• The Genesis Project just doesn’t seem that threatening of a super-weapon. It’s just cuddly early-’80s CGI.
  • Despite the series’s and the film’s insistence that Khan is genetically engineered to be a super-genius, he ultimately loses due to a bunch of really stupid blunders.

I’m generally good at suspending my disbelief, but I just have too many hang-ups to really get into this one.


Is there really any reason to list the rest? I guess I might as well finish…


Movies-for-Gamers-Star-Trek-The-Motion-Picture-Poster8. The Motion Picture (I)

I don’t think I’m saying anything too controversial when I say this is the best of the bad Trek movies. In fact, it’s so visually stunning that it’s almost tragic it bombed as hard as it did (subsequent Trek movies would be much cheaper and much uglier). As it is, it’s really, really pretty, and really, really boring — like a remake of 2001 that completely misses what was actually good about 2001. Oh well.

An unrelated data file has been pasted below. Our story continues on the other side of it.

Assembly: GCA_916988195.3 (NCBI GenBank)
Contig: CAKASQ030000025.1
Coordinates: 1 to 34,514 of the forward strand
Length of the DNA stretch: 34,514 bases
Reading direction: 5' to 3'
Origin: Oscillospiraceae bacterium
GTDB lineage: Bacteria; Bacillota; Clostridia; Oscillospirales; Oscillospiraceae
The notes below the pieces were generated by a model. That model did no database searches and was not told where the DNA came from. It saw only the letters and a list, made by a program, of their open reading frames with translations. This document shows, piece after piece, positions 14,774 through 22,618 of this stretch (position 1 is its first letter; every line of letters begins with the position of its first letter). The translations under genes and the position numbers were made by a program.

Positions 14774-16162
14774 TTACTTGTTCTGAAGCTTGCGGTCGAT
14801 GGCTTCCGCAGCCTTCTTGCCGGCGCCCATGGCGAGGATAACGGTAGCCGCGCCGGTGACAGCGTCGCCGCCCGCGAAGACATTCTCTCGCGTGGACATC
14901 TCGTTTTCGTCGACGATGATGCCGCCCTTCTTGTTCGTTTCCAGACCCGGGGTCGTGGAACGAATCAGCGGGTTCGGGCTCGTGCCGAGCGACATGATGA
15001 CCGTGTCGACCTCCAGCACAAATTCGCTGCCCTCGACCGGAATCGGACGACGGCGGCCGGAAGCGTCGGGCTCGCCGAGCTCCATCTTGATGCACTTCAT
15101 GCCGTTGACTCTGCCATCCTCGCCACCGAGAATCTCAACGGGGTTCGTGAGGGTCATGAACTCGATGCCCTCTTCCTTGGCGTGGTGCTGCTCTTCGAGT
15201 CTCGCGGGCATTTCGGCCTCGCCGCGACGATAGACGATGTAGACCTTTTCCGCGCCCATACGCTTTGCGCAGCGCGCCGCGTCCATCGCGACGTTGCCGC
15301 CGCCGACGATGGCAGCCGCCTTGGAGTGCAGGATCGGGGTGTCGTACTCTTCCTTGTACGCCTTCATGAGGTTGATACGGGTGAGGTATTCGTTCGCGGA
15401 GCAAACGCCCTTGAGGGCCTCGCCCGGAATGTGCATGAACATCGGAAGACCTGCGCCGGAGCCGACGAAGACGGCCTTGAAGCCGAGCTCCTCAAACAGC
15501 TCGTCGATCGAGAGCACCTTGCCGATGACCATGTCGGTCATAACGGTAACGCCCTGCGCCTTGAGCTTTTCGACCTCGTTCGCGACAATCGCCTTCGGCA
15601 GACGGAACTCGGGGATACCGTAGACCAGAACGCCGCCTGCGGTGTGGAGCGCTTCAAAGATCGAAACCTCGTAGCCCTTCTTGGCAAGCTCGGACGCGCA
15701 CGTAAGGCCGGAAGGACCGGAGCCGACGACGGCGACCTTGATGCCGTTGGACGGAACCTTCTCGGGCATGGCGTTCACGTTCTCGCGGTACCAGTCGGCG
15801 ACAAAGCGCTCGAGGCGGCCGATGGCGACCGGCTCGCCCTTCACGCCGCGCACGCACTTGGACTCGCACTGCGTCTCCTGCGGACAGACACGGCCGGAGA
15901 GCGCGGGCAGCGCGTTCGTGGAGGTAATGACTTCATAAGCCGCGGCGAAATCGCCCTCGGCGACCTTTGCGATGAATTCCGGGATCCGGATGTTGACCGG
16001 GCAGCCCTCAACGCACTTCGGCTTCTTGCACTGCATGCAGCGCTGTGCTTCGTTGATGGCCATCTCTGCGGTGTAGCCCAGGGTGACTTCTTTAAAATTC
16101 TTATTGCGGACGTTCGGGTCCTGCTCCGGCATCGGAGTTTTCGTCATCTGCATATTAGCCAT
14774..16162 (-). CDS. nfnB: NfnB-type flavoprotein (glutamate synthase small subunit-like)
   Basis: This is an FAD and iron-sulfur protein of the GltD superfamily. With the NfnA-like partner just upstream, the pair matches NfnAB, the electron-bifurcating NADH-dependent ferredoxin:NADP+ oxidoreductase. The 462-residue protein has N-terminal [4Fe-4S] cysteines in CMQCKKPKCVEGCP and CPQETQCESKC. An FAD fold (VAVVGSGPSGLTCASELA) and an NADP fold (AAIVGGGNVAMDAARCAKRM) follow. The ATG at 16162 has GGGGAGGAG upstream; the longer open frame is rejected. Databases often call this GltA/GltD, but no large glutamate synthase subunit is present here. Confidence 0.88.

star_trek_V_b1_us1sh9. The Final Frontier (V)

The problem with this one is that it could have been awesome. The idea — “Let’s search for God in outer space!” — might be a little half-baked on the surface, but it’s rich with thematic potential. It’s too bad they wussed out in the last act and decided to have no opinion on God’s existence. Even a movie where they discovered Scientology was the One True Faith would have been more interesting.



star-trek-generations-poster10. Generations (VII)

I’m okay with the campiness of the original series, and I’m okay with the self-seriousness of The Next Generation, but as far as I’m concerned the two don’t really go together. Smashing them into one movie is less like the great taste of chocolate and peanut butter, and more like the self-loathing feel of Pitbull-meets-hoedown.